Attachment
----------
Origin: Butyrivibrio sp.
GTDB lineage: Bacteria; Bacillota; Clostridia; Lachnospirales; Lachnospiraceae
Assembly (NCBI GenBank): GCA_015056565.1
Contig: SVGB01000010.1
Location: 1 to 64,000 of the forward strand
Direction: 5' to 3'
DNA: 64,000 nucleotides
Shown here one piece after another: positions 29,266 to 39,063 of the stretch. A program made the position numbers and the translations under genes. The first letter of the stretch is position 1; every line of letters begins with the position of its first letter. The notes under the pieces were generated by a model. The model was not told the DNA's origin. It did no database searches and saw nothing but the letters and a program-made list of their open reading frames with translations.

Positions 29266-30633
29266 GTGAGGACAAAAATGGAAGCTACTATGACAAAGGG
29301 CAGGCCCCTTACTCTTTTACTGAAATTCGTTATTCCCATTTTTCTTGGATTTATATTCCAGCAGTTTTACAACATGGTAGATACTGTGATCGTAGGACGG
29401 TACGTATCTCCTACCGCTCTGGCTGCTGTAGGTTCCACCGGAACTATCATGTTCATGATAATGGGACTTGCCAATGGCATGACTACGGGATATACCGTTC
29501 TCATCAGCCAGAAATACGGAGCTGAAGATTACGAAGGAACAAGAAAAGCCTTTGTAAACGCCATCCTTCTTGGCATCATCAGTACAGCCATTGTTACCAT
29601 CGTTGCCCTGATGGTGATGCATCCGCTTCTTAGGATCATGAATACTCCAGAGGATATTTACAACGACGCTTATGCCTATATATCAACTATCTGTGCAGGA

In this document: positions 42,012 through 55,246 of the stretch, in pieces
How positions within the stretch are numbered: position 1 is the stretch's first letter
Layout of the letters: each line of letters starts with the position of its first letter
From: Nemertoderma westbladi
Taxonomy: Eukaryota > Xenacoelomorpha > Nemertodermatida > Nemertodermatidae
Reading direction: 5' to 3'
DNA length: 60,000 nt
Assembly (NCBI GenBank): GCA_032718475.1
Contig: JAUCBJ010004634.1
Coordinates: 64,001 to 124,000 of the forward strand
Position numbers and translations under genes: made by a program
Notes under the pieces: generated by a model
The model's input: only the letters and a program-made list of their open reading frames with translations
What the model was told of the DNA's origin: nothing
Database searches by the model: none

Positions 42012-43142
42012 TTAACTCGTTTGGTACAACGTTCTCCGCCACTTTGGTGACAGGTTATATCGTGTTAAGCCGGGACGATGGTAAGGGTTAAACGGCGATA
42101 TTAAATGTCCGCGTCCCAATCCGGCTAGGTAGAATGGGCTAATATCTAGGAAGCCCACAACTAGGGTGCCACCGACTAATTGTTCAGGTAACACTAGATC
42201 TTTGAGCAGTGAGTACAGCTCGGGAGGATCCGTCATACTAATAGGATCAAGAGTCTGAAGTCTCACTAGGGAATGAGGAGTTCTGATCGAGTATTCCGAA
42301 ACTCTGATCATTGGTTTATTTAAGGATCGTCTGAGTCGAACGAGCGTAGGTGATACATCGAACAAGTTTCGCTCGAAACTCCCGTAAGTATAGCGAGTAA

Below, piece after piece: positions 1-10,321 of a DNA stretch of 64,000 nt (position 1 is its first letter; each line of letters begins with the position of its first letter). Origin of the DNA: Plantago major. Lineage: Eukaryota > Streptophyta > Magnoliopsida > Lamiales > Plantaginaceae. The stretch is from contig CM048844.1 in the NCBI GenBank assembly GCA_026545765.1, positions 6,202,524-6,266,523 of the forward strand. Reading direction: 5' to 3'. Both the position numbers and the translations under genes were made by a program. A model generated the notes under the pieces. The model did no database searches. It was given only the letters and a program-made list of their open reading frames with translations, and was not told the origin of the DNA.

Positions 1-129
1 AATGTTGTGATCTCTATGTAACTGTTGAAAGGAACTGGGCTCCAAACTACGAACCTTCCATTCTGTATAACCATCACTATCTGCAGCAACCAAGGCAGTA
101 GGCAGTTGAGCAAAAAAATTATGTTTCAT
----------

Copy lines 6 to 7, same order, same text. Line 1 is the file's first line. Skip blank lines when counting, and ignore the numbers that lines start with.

Direction: 5' to 3'
DNA: 64,000 nucleotides